I think Chris has put some excellent food for thought out there and I will share with you my observations of this fat man’s year with a barbell.
First, the lifting. I’ve been running something similar to Starting Strength. For discussion purposes, let’s just call it that. Almost all compounds with 3 top sets of 5. A strength program. I’m very consistent and I lift with intensity.
The beginning is sweet. I lost fat and got stronger without making too many radical diet changes. Win/win.
That gravy train petered out. I started weighing food and logging intake. I lost fat but my lifts stalled, so I wasn’t “running” the program, which was designed with progression in mind, but rather doing the movements prescribed by the program with the goal of maintaining strength. It worked fine, when my diet was in check.
Summer rolled around and I started eating more and drinking more empty calories. Still running the same program, I got stronger, gained a few pounds but saw little change in body composition or how I’ve looked in the mirror. I’ve learned that you can’t out-exercise a calorie surplus, but dammit I sure as hell tried to. But hey, strength gains have kept me engaged in the process of improvement by keeping it fun for me. So that’s a plus.
So what’s my point? I have three.
Chris is right. My past year is an affirmation of his above post.
Diet is the most important element of fat loss. Program A or program B will matter very little if your diet is not in order.
The merits of program A vs program B do not matter unless you actually get out and lift. To paraphrase Serge’s advice in another thread, pretty much everything “works” for beginners. Find a way to lift that you really enjoy that keeps you in the weight room. My results have been far from optimal, but I’ve found a way to really enjoy a positive lifestyle change. I’ve weathered a summer of less-than-perfect diet choices and I’m still on a trajectory to be some combination of stronger, leaner and healthier than I was last year.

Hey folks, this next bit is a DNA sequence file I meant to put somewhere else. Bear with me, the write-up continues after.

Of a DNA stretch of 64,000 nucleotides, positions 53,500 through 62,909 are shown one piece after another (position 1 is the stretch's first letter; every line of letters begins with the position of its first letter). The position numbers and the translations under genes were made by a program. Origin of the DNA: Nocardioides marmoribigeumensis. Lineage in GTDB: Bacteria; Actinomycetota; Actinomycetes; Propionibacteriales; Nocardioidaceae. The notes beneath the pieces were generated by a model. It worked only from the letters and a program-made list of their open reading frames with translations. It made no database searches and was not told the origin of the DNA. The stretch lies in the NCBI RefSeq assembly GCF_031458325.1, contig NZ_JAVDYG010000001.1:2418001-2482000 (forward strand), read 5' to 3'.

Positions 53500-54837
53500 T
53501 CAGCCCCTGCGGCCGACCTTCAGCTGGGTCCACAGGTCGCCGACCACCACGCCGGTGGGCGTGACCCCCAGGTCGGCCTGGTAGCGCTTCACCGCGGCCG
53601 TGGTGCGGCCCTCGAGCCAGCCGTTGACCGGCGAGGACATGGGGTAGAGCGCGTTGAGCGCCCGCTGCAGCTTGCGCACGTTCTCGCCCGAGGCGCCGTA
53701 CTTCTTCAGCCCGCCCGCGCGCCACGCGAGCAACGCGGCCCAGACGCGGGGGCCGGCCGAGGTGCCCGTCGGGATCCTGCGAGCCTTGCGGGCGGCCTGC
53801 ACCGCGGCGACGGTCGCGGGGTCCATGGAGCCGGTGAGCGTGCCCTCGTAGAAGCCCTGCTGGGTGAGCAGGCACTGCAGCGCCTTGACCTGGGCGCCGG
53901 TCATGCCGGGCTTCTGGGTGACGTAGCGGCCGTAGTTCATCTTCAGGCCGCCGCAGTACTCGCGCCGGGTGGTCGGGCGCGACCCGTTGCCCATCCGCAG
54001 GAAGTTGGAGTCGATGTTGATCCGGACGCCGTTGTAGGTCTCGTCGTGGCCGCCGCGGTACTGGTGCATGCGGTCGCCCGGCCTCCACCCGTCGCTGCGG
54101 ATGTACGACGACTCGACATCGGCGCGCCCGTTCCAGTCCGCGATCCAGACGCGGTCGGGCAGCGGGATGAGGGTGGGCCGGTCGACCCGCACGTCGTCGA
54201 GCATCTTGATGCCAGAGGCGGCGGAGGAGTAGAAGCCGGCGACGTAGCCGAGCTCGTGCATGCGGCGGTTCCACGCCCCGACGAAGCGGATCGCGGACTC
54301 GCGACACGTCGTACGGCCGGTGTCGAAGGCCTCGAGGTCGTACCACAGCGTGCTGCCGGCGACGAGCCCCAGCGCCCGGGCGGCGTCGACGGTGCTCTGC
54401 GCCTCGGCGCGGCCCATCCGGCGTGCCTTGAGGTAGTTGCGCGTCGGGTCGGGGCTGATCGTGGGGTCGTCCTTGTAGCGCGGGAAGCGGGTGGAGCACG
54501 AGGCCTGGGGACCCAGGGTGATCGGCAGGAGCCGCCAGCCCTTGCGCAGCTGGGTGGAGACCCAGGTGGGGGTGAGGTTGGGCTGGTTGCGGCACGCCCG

I’d just be fatter and weaker if I didn’t find a way to lift that I enjoy enough to do consistently day-in, day-out.
I’m now at a point where I’m taking a close look at my own training, I’m doing my homework and a change will be coming soon. But I don’t regret running this strength program for the last year. Not one bit. It has taught me a lot about my own body and it has gotten me a lot stronger and I’m still about 40 pounds down from my starting weight. Could I be 80 pounds down if I did things better? Definitely. But I’m still MUCH better off than I was before, any way you measure it.
I’m also still chugging along with no thoughts of giving up on the process. Not quitting is very important.
So, back to my first post in this thread, spending some time getting strong may not be the “best” thing you can do. But if you feel like you WANT to get stronger, just go do it. You may lose fat and get stronger at your stage. Or you may get stronger without losing fat. Only one way to find out what happens.
If you really don’t care about how much iron you are moving then you should absolutely try a different style of training more suited to your priority of fat loss.
Whatever you do, don’t let the search for the perfect program or perfect diet get in the way of making a good improvement.
And never, ever quit.